The term gentleman (from Latin gentilis, belonging to a race or "gens", and "man", cognate with the French word gentilhomme and the Italian gentil uomo or gentiluomo), in its original and strict signification, denoted a man of good family, analogous to the Latin generosus (its invariable translation in English-Latin documents). Latin ( lingua Latīna, laˈtiːna is an Italic language, historically spoken in Latium and Ancient Rome. Cognates in Linguistics are words that have a common origin They may occur within a language such as shirt and skirt as two English words descended from French ( français,) is a Romance language spoken around the world by 118 million people as a native language and by about 180 to 260 million people Italian ( or lingua italiana) is a Romance language spoken by about 63 million people as a First language, primarily in Italy. Family denotes a group of People affiliated by consanguinity affinity or co-residence In this sense the word equates with the French gentilhomme (nobleman), which latter term was in Great Britain long confined to the peerage. See also Kingdom of Great Britain Great Britain (Breatainn Mhòr Prydain Fawr Breten Veur Graet Breetain is the larger of the two main islands The Peerage is a system of Titles of Nobility in the United Kingdom, part of the British honours system. The term "gentry" (from the Old French genterise for gentelise) has much of the social class significance of the French noblesse or of the German Adel, but without the strict technical requirements of those traditions (such as quarters of nobility). Gentry generally refers to people of high Social class, especially in the past The German language (de ''Deutsch'') is a West Germanic language and one of the world's major languages. This was what the rebels under John Ball in the 14th century meant when they repeated:
John Selden in Titles of Honour, (1614), discussing the title "gentleman", speaks of "our English use of it" as "convertible with nobilis" (an ambiguous word, like 'noble' meaning elevated either by rank or by personal qualities) and describes in connection with it the forms of ennobling in various European countries. John Ball (c 1338 - 15 July 1381) was an English Lollard priest who took a prominent part in the Peasants' Revolt of 1381. Adam (אָדָם ʼĀḏām, "dust man mankind" آدم; Ge'ez: አዳ and Eve (חַוָּה Ḥawwā, "living Adam (אָדָם ʼĀḏām, "dust man mankind" آدم; Ge'ez: አዳ and Eve (חַוָּה Ḥawwā, "living John Ball (c 1338 - 15 July 1381) was an English Lollard priest who took a prominent part in the Peasants' Revolt of 1381. John Selden ( December 16, 1584 &ndash November 30, 1654) was an English Jurist, scholar of England's ancient laws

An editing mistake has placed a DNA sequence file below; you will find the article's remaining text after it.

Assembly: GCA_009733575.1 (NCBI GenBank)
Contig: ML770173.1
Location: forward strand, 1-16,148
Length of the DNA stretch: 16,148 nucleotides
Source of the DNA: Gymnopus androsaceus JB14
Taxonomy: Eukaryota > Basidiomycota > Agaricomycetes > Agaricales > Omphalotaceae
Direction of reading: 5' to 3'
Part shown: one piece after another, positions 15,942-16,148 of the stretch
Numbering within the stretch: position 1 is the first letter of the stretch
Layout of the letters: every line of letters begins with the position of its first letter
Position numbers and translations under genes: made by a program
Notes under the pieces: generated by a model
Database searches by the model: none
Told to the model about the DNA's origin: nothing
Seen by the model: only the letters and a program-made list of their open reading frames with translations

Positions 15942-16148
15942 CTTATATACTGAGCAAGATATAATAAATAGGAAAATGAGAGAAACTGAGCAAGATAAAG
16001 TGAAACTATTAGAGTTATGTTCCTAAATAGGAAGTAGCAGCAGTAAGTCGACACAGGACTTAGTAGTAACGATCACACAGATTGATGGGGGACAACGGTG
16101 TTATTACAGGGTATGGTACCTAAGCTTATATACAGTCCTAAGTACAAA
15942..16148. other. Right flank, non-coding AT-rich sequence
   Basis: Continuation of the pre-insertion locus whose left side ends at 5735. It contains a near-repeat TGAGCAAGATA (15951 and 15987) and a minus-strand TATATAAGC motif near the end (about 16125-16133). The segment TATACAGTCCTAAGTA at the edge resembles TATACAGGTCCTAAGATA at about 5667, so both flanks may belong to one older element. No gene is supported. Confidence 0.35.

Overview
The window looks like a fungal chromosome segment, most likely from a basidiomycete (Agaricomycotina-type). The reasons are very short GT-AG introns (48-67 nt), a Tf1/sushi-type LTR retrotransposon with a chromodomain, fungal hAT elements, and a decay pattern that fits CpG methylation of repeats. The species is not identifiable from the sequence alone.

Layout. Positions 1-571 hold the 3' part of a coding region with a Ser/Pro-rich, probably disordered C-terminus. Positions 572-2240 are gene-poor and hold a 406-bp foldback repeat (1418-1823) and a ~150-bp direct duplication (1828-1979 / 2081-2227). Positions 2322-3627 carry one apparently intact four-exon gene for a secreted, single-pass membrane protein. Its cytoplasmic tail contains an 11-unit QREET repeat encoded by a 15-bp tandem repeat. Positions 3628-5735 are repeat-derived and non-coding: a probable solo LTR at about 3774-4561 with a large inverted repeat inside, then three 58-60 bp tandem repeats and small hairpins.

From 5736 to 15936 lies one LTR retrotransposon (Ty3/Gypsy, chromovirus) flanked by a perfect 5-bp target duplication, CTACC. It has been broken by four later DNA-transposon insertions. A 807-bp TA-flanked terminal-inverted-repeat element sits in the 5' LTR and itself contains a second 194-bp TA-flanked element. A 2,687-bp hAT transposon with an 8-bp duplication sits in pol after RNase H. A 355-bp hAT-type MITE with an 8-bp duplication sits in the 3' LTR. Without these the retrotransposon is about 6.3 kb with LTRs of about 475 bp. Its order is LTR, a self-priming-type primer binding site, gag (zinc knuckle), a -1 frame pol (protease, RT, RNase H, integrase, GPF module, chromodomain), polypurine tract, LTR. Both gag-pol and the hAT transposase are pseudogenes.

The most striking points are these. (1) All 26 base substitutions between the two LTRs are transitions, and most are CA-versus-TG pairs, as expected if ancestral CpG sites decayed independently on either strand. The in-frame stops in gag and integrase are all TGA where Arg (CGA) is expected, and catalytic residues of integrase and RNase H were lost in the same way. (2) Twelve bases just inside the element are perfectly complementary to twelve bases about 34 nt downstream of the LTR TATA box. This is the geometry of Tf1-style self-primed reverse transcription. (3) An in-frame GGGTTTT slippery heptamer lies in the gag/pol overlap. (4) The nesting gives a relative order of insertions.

To a degree, "gentleman" signified a man with an income derived from property, a legacy or some other source, and was thus independently wealthy and did not need to work. The term was particularly used of those who could not claim nobility or even the rank of esquire. Esquire (abbreviated Esq) is a term of British origin originally used to denote social status Widening further, it became a politeness for all men, as in the phrase "Ladies and Gentlemen,. . . " and this was then used (often with the abbreviation Gents) to indicate where men could find a lavatory, without the need to indicate precisely what was being described. A toilet is a Plumbing fixture and disposal system primarily intended for the disposal of the bodily wastes: Urine and fecal matter.
In modern speech, the term is usually democratised so as to include any man of good, courteous conduct, or even to all men (as in indications of gender-separated facilities).
Chaucer in the Meliboeus (circa 1386) says: "Certes he sholde not be called a gentil man, that . Geoffrey Chaucer (c 1343 – 25 October 1400? was an English author poet Philosopher, bureaucrat, courtier and Diplomat. . . ne dooth his diligence and bisynesse, to kepen his good name"; and in The Wife of Bath's Tale: